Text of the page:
Let’s pretend that you are ready to retire, and you’ve saved somewhere between 1-5 Million in assets. We’ll settle on 2 Million. Wall Street’s typical asset fee is 1%. In addition to this charge, you have to pay for the investments they put you in. According to this benchmarking study from Michael Kitces, the average all-in cost (advisor ~1% + fund fees) is about 1.4% for a $2 Million portfolio. That’s $28,000. Not just this year. Or next year. $28,000 every year. This standard fee can cost you 1/3 of your entire portfolio throughout your retirement. Jack Bogle pointed this out in what he calls, “The Tyranny of Compounding Costs.”
    Think about this. You’ve spent four decades working and saving to build your nest egg. You’re the one providing the capital and taking on the risk in your investments. But the fees charged by Wall Street can wipe away 1/3 of your nest egg. Remember, Wall Street didn’t work for four decades, and they’re not taking the risk you are. So, no. I do not think they’re entitled to 1/3 of your money. And if you are paying 1%+, they better be combing through your tax returns, estate planning documents, and a whole lot more.

If you’re planning to retire without an income plan, pause.

Retirement planning doesn’t have to be overly complicated. I don’t think that every retiree needs an advisor to retire successfully. But you better know what you’re doing. Main reason? Retirement is a lot longer than it used to be. A small mistake becomes a big mistake when you extrapolate it out 25 years. As a financial planner, part of my job is to think through worst-case scenarios. Oddly enough, there are times when the worst-case financial scenarios are life’s best-case scenarios. Retiring before age 60 and living past 95 sounds great. That’s a fun scenario. Financially, though? That can be scary.

Ultimately, you can meet with your advisor to ensure that your income plan is up to snuff. But here are a couple of guiding principles:

  • Pay close attention to your withdrawal rate. Your withdraw rate is the percentage of your total assets that you withdraw each year to pay taxes and live off. There’s not an ironclad rule as everyone retires at different ages and has different lifespans. But 4-4.5% each year as a withdraw rate has been pretty close to ironclad if you’re planning on a 30-year retirement. For example, if you have $2,000,000, 4% would be $80,000 each year in addition to any social security, pension, or other income you have. Make sure you account for taxes and healthcare costs from that amount.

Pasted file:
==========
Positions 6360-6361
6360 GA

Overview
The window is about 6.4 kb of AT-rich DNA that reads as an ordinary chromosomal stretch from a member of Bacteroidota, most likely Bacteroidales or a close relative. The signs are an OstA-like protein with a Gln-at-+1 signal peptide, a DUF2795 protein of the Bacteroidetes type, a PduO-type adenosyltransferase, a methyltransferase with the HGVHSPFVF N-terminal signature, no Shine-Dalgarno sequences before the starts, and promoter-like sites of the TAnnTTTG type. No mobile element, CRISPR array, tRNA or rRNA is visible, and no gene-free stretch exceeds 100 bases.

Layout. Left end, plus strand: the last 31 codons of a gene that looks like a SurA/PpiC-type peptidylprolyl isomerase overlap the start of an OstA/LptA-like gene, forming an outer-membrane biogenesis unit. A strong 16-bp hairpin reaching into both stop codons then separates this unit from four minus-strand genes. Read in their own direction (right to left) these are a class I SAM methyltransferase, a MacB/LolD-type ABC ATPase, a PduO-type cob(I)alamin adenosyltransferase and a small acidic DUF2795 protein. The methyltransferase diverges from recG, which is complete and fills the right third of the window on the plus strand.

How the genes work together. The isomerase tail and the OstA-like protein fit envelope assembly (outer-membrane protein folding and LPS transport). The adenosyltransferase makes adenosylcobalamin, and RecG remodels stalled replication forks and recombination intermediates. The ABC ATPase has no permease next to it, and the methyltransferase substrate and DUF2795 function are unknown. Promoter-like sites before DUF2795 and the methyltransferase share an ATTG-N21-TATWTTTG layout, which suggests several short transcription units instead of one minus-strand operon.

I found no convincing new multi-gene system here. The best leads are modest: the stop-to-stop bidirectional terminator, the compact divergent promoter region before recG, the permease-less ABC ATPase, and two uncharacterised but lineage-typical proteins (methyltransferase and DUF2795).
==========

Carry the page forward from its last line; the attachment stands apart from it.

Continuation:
• Pay even closer attention to sticking with a disciplined portfolio. If you’re going to retire using a withdrawal strategy that requires taking more than 3% of your portfolio each year, you have to maintain stock market exposure. Your portfolio has to provide for short-term needs (think income for the next 3-5 years) while devoting a significant portion to long-term growth. Current bond yields of around 2% are not going to set you up for income 15+ years from now. Begin to embrace the idea that volatility is not your enemy. And it’s also not the same thing as risk. A well-diversified stock portfolio is not risky to the long-term investor; it’s just volatile. Quick example: Let’s pretend that you have $1,000,000 and have the worst luck with the timing of all time. You invest all of it in US stocks right before the crash in 2008. Any idea what would have happened? Well, the next six months would have been brutal-you would have dropped to about $550,000. Any idea what it’s at today had you calmly staid put? About $2,500,000.